Lackawanna College’s Robotics Program Announces Amatrol Partnership
Lackawanna College’s Robotics & Integrated Technologies Program partners with Amatrol and Allegheny Education Systems.
The partnership allows the Center for Technology Innovation’s Robotics & Integrated Technologies Program students to receive hands-on experience with Amatrol equipment such as robotics, automation systems, industrial electronics, programmable logic controllers (PLCs) and many more.
“This partnership will assist our students by bridging the gap between the electrical side of robotics and programming,” Robotics & Integrated Technologies Program Director Rob Crane said. “Included in this partnership is troubleshooting, critical thinking skills and PLC work, which we will be performing with Amatrol equipment and educational material as well.”
The Robotics & Integrated Technologies Program will use the Amatrol robotics/automation curriculum to educate students on the full scope of building and maintaining automation.
“Students will be given material at a level where they can understand it and if they are having trouble learning the concepts, they have the option to go back and review past lessons or another section entirely,” Crane said.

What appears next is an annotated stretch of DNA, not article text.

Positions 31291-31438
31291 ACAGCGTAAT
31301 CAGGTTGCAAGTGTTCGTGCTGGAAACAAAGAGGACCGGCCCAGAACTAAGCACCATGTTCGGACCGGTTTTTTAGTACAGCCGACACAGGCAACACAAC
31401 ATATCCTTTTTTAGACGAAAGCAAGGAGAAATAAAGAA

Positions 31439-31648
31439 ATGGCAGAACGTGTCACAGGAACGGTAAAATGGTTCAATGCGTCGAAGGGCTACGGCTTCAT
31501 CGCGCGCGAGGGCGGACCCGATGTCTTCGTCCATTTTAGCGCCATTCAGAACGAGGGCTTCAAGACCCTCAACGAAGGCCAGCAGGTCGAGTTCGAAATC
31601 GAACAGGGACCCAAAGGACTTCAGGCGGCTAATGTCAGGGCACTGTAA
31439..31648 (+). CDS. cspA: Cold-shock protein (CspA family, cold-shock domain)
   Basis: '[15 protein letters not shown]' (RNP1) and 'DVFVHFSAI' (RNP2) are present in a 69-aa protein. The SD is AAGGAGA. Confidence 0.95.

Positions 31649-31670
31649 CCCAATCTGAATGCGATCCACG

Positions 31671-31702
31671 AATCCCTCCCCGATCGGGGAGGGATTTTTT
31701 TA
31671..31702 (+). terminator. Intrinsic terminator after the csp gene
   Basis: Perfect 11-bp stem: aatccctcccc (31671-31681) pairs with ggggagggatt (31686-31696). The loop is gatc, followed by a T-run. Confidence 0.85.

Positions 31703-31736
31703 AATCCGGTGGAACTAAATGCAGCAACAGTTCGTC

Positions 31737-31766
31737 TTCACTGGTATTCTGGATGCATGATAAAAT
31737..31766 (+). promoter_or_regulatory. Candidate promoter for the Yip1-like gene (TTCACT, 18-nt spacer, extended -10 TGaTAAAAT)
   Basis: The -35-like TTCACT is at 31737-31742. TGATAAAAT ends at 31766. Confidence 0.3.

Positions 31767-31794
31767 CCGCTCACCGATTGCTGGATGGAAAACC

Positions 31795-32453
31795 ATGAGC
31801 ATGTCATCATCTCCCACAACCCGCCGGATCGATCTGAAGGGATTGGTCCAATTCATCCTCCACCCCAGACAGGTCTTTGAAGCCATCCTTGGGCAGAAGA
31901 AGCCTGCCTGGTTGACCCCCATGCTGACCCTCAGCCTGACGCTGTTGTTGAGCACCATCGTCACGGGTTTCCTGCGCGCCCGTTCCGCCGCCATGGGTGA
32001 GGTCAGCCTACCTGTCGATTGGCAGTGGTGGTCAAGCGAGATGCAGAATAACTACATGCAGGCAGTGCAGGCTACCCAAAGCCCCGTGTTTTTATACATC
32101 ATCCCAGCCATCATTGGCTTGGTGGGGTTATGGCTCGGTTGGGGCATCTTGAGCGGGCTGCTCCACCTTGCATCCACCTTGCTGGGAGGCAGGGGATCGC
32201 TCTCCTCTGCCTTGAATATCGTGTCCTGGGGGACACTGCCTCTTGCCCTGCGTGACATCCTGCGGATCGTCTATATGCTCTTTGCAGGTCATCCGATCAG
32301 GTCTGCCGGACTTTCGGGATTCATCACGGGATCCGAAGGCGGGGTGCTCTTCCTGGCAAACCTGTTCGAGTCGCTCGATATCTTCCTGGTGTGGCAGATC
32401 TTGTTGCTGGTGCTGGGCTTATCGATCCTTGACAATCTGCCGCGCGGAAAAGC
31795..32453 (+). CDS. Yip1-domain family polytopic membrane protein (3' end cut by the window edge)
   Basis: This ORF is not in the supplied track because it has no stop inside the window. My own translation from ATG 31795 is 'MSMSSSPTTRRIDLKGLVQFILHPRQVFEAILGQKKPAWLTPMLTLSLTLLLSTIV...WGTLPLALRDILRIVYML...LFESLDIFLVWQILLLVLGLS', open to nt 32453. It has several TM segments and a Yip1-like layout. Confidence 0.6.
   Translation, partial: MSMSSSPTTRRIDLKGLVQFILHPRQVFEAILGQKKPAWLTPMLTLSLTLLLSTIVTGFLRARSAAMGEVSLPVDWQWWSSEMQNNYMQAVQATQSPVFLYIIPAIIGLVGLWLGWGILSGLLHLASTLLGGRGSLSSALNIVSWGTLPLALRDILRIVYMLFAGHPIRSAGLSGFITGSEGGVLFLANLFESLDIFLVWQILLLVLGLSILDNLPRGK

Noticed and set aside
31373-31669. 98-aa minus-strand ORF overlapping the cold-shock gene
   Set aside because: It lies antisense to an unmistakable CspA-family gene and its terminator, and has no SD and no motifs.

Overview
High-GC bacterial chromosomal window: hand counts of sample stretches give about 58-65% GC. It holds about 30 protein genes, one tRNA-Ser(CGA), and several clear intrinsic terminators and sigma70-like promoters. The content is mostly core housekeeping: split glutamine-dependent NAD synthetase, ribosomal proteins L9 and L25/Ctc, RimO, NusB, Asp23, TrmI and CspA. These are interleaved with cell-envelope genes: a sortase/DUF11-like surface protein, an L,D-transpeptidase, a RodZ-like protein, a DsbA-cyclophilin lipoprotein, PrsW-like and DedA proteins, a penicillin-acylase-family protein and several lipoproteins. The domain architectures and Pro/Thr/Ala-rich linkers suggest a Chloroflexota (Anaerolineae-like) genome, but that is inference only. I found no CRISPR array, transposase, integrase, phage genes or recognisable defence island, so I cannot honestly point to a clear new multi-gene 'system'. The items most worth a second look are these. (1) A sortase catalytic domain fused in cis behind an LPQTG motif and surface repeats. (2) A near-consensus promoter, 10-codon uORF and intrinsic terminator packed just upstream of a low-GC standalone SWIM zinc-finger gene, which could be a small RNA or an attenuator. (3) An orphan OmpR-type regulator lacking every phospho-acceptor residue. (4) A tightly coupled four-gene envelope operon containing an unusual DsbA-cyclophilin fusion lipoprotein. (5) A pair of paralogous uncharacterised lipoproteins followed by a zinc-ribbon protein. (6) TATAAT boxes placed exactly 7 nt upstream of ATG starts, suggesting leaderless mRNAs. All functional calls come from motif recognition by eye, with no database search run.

The Robotics & Integrated Technologies Program is built with a hands-on approach with students spending 60 percent in the lab. Students will train on the equipment from Amatrol similar to on the job training. The program will align with the Advanced Robotics for Manufacturing Institute (ARM), a national expert in robotics and workforce development.
“The class material and equipment we will have in the lab is going to have a factory feel with hands-on learning versus only learning in the classroom,” Crane said. “We get more than the scope of learning robotics, we get extra access to everything Amatrol does and this partnership will eventually blend into other programs, such as Electric Vehicle & Advanced Automotive Technologies and the School of Petroleum & Natural Gas.”
Amatrol is a global leader in technical education, offering different levels of study in the manufacturing processes starting with the basics and building into more complex technology applications. Within the program are different levels of credentials for students to earn and take into the workforce. These credentials include Smart Automation Certification Alliance (SACA) certificates for PLCs, basic electrical theory and advanced manufacturing/motor control. Within these certificates are also micro credentials students will receive, keeping them innovative for the future.
“We have gone out and done our due diligence to find one of the best educational training equipment and material providers,” Crane said. “We can get a novice student to a very high-level education in a short amount of time.”